Microsoft Outlook as well as Microsoft Teams are adding the ability to schedule messages to be sent at a later date and time, together with additional features to let coworkers know when and where they’re working.
Today, Microsoft does allow Outlook users to “schedule” an email, though it’s not so simple as that. You can select an email and assign it a “do not deliver before” property, thus effectively scheduling an email. But there are caveats: The email is essentially delayed, not scheduled, so that it simply sends at a particular time. Outlook also won’t send the email if you shut the program down before it sends.
Now, it appears that messages—email in Outlook, as well as chat messages within Teams—will be able to be sent at a specified future time and date. Microsoft is doing so to accommodate work forces in varying time zones and locations, allowing them to interact asynchronously with co-workers who may not be online at a particular moment, the company said at its Microsoft Ignite conference.
Microsoft is also adding additional features to Outlook:
Working hours and location: Microsoft will allow users to organize their week to let teammates know what hours they’ll be available and where they’ll be working, so they can plan meetings better. If a worker spontaneously changes their location, they can let their coworkers know where they are.
Meeting recap: If you miss a meeting, any transcript, recordings, or other information like files will be stored in association with the meeting.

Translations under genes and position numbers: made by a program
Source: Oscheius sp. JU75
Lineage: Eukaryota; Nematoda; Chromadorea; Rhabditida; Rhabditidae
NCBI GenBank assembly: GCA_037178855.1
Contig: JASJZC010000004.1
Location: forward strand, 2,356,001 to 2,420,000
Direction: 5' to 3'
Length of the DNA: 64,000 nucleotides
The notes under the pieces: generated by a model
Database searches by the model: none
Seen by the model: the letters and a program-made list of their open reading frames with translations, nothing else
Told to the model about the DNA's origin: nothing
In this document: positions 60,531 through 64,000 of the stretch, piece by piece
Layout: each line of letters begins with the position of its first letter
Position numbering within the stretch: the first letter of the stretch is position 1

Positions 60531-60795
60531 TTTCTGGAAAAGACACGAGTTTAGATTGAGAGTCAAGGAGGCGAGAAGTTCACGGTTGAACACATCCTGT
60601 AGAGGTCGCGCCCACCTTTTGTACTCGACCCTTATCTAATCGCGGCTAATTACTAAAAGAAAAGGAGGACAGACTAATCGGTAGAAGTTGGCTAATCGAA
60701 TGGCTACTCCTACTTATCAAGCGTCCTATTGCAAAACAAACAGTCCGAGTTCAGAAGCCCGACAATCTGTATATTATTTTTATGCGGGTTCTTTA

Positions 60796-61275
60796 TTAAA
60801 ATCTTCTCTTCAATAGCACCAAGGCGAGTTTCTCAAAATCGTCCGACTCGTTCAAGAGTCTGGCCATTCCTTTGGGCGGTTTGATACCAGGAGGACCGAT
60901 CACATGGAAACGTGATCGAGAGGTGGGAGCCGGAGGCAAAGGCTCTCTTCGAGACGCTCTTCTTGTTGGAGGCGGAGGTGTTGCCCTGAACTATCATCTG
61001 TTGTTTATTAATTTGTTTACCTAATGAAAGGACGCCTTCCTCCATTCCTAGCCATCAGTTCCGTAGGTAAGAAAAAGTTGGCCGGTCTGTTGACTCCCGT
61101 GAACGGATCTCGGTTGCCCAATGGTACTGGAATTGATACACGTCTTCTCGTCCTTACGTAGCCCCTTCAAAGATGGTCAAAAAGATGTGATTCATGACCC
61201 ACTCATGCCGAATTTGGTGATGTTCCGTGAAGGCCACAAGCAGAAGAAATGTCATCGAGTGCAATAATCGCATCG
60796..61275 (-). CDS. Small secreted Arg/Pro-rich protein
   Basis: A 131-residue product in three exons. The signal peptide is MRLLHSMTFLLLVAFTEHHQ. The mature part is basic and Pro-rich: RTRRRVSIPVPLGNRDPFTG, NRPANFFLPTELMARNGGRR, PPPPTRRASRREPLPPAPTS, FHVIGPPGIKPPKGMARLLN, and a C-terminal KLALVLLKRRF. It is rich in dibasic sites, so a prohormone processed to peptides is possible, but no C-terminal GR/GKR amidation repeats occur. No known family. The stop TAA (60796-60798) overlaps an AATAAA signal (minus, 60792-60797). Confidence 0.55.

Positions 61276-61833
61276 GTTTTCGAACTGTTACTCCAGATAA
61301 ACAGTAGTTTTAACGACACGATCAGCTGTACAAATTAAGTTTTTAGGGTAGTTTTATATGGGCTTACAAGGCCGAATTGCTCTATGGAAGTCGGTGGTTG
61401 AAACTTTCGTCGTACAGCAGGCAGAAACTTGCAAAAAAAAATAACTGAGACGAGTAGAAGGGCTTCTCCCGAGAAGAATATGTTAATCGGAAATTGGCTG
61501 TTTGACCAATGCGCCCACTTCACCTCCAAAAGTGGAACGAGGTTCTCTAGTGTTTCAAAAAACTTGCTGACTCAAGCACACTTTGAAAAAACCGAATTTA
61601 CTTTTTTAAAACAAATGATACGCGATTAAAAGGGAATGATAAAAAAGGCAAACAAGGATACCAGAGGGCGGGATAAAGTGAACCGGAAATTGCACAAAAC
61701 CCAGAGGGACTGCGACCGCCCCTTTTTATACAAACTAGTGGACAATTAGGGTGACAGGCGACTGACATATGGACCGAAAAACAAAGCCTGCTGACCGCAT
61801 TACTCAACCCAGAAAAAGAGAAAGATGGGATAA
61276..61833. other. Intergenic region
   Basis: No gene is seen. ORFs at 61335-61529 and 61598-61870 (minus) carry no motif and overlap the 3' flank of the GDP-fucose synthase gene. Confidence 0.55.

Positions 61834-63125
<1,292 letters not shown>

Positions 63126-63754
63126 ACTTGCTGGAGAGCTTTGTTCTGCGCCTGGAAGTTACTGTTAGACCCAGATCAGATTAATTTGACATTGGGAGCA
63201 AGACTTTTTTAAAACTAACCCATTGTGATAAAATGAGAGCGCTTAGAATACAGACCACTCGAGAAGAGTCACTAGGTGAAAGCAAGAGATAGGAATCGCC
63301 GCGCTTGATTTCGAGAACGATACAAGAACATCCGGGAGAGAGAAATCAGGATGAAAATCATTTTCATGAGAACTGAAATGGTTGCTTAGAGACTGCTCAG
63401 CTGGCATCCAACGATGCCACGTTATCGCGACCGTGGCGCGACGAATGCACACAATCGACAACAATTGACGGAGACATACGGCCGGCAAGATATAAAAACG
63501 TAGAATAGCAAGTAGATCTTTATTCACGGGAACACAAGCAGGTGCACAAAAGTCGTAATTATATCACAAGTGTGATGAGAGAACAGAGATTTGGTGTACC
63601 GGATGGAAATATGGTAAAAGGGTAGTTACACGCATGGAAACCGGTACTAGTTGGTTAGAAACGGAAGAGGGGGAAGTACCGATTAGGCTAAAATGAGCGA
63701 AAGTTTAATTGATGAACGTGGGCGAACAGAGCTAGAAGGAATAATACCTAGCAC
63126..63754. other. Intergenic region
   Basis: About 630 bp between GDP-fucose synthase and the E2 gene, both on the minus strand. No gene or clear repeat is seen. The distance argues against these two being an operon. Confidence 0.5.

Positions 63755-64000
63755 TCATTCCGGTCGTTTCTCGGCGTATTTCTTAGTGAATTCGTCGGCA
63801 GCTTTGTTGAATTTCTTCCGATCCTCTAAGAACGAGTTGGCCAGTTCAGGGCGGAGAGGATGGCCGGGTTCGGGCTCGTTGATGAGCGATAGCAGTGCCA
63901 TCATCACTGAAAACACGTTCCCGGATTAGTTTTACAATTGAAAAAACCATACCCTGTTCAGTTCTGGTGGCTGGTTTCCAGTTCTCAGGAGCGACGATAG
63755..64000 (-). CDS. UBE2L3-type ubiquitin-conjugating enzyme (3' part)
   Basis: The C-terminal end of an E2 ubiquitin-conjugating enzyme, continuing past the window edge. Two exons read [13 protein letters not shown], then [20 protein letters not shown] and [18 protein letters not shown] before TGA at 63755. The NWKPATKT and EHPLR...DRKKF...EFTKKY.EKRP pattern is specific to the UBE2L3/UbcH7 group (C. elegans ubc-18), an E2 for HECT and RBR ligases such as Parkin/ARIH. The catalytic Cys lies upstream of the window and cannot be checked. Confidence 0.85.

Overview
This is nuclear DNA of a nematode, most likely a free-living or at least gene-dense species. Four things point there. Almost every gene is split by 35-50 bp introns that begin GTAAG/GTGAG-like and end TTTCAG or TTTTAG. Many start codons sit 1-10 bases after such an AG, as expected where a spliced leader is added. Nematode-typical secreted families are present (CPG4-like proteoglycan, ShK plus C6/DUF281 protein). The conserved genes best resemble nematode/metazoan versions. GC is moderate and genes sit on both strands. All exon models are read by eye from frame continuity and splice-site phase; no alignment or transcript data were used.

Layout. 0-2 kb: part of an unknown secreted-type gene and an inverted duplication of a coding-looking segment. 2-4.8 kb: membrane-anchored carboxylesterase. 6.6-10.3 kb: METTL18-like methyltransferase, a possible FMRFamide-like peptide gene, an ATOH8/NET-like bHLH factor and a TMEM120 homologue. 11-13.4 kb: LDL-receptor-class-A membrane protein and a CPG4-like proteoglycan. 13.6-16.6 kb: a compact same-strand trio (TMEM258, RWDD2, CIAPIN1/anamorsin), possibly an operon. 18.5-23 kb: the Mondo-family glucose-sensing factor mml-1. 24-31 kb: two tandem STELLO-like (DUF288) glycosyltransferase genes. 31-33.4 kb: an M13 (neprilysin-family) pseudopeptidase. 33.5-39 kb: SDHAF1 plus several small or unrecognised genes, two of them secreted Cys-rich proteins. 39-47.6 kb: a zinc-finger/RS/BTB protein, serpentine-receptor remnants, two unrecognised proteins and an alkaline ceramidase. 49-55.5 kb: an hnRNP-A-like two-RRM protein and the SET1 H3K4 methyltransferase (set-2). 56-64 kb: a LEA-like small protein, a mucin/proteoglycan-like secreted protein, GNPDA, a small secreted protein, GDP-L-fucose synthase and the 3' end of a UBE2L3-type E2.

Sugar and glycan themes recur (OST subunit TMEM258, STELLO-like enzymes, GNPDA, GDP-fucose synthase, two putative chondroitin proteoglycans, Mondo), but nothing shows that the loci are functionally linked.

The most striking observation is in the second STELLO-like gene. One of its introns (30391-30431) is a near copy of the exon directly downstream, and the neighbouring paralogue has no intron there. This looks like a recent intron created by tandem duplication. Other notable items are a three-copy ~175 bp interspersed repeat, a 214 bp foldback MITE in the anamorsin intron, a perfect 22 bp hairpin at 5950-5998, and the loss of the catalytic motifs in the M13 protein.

File and people mentions: While you can already type an “@” symbol to automatically mention someone in an email, you’ll soon be able to do this for files as well.
These four features, including scheduling, will be available in the Outlook app by the end of the year, Microsoft said. In addition, Microsoft also mentioned some other new capabilities coming to Outlook:
IT administrators will be able to set “quiet times” for users, when they will block mobile notifications from Outlook as well as Teams during off hours. Users will be able to adjust these quiet times via the Outlook or Teams mobile apps.
Viva Topic cards will appear in the Outlook app, so that users can follow them there, too.
In some ways, Microsoft Outlook and Teams compete, as they’re both messaging apps; in others, they complement each other. While a seeming flood of new features are coming to Teams, it’s nice to see that Outlook is getting its own additions, as well.